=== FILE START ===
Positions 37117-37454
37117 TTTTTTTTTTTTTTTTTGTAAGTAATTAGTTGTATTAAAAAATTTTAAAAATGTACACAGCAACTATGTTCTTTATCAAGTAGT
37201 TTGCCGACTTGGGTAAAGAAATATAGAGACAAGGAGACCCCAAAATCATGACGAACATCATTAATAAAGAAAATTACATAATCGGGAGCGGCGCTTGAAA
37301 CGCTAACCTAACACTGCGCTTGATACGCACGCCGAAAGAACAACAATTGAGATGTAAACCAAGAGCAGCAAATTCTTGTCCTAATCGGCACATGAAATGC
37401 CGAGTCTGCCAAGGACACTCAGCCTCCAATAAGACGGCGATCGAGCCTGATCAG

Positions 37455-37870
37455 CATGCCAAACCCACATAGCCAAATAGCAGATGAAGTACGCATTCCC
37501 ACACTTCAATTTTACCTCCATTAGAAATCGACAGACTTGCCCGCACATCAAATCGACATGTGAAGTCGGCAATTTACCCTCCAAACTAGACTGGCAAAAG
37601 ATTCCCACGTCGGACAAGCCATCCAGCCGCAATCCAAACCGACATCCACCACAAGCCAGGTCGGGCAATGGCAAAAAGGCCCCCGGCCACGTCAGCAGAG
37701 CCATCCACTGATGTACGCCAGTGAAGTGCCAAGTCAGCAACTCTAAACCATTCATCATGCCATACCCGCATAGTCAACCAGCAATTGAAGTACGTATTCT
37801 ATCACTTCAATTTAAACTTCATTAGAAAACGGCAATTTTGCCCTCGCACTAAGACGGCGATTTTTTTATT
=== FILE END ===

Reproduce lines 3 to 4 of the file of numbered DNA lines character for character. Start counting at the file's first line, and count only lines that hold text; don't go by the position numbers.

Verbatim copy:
37201 TTGCCGACTTGGGTAAAGAAATATAGAGACAAGGAGACCCCAAAATCATGACGAACATCATTAATAAAGAAAATTACATAATCGGGAGCGGCGCTTGAAA
37301 CGCTAACCTAACACTGCGCTTGATACGCACGCCGAAAGAACAACAATTGAGATGTAAACCAAGAGCAGCAAATTCTTGTCCTAATCGGCACATGAAATGC